In theory there is no difference between theory and practice; in practice there is.
There’s complexity in everything if you look closely enough. This is a dive into numbers, in the general, computing sense. Day-to-day, you can usually treat computer numbers as mathematical numbers, but in significant cases, you have to understand how they’re different and weird and interesting. I’ll write about those next - starting with Kahan summation, but for now, let’s explore.
There are a few assumptions and simplifications taken in these graphics: please consult the nerd disclaimers at the bottom for a full list.
To begin with, think of a number line. In math, it’s a continuous, infinite set of numbers stretching from negative to positive infinity. It’s infinite, in that between any two numbers lies another number, infinitely deep. It’s continuous, in that there are no gaps.
The computer number line looks similar on the surface. It doesn’t go cleanly to infinity. There’s usually is a representation of infinity that works like infinity does in math, but there’s some ‘maximum number’ and a huge, some might say, infinitely large, gap between that maximum number and infinity. But the rest of the number line looks continuous, suspiciously. Let’s zoom in.
If you look closely, the line is actually a ton of points, just spaced very close together: it isn’t continuous or infinite! Why would this be?
So, let’s zoom in, again, to a computer. At the lowest level, they’re using transistors for remembering and… computing… things. Transistors work like switches, with two positions: 0 and 1, or ‘on’ and ‘off’.
Given this barebones set of symbols - just 0 and 1, computers use abstraction to store more complicated things, like, breathtakingly, numbers that are greater than 1 or less than 0. And then they can map those numbers to more interesting things, like this blog post, hopefully, or images.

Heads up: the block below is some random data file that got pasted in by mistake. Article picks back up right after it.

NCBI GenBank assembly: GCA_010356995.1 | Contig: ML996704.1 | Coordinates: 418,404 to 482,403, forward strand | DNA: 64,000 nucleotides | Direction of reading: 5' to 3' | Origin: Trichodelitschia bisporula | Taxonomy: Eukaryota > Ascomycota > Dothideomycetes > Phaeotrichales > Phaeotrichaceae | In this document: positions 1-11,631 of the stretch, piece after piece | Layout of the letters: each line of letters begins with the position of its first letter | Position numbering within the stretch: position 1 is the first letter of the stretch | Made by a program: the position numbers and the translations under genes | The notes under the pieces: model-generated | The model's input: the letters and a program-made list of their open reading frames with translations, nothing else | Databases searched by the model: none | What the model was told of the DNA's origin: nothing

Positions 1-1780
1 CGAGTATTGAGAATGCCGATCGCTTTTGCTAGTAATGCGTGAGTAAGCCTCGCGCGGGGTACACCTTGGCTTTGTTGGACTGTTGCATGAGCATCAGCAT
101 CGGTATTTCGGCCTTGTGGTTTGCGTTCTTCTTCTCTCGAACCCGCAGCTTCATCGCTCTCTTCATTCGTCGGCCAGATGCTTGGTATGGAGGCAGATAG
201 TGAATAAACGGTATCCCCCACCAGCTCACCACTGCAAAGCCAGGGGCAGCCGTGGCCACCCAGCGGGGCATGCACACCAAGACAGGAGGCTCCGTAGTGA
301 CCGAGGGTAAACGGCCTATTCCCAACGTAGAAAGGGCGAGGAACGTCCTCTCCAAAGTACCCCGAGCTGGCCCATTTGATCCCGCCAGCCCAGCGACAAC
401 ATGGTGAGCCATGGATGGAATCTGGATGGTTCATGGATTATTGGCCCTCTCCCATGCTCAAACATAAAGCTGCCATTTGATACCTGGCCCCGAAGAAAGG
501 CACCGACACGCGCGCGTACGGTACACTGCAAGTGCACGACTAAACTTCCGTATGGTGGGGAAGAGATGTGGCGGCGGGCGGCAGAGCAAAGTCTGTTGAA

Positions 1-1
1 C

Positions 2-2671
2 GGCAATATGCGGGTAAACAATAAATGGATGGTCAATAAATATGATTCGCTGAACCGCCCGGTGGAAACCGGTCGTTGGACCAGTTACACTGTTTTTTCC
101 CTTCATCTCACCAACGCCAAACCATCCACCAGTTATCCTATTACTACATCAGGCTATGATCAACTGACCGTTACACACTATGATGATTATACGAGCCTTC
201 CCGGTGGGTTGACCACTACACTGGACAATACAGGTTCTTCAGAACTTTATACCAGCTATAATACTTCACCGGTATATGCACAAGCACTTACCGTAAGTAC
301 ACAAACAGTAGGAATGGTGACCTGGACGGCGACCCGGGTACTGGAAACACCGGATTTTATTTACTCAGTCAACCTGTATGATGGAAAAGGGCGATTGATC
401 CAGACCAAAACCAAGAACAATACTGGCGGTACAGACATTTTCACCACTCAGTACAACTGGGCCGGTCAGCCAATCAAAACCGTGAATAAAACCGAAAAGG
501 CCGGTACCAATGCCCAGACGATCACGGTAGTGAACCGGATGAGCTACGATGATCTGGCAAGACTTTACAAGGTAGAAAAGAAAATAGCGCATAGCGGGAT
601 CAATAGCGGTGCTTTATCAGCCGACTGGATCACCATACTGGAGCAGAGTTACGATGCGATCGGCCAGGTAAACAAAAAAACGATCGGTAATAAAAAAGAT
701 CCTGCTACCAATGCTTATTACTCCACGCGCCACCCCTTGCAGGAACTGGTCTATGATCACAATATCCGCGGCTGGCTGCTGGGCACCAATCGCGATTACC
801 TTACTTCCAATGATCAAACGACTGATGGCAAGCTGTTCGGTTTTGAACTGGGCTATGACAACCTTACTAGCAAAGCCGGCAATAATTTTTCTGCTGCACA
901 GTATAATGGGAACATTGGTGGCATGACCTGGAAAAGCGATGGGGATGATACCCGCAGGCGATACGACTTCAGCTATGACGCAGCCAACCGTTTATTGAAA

But what about decimal numbers - non-integers with decimal points and numerals after them? Well, computers use a neat system called floating-point. It uses abstraction - again - to use two integers to create each floating-point number.
Here’s that equation:
This is a really cool system! It means that people can work with both super tiny numbers and super huge numbers, just like scientific notation. Which is no coincidence: it’s basically the same as scientific notation.
But notice that there are limits: we only have so much detail in the significant and exponent, only so many bits that we spend for them. While we can represent gigantic numbers, that doesn’t mean we can represent them with perfect precision.
In fact, the more gigantic they get, in either the positive or negative direction, the bigger those gaps in the number line get. So not only is the number line gappy for computers, it’s not consistently gappy - the gaps get bigger as you get closer to the maximum representable number.
Don’t panic: computer numbers are usually good enough! Cool people like NASA rocket scientists are smart enough to know how much precision they really need, and often it isn’t that much.
That said, there are places where this disconnect between theory and reality catches up with you and you have to write programs that do computer-safe math, instead of translating mathematical equations to code. Next time, we’ll discuss some of them, like Kahan summation algorithm, that we use in simple-statistics.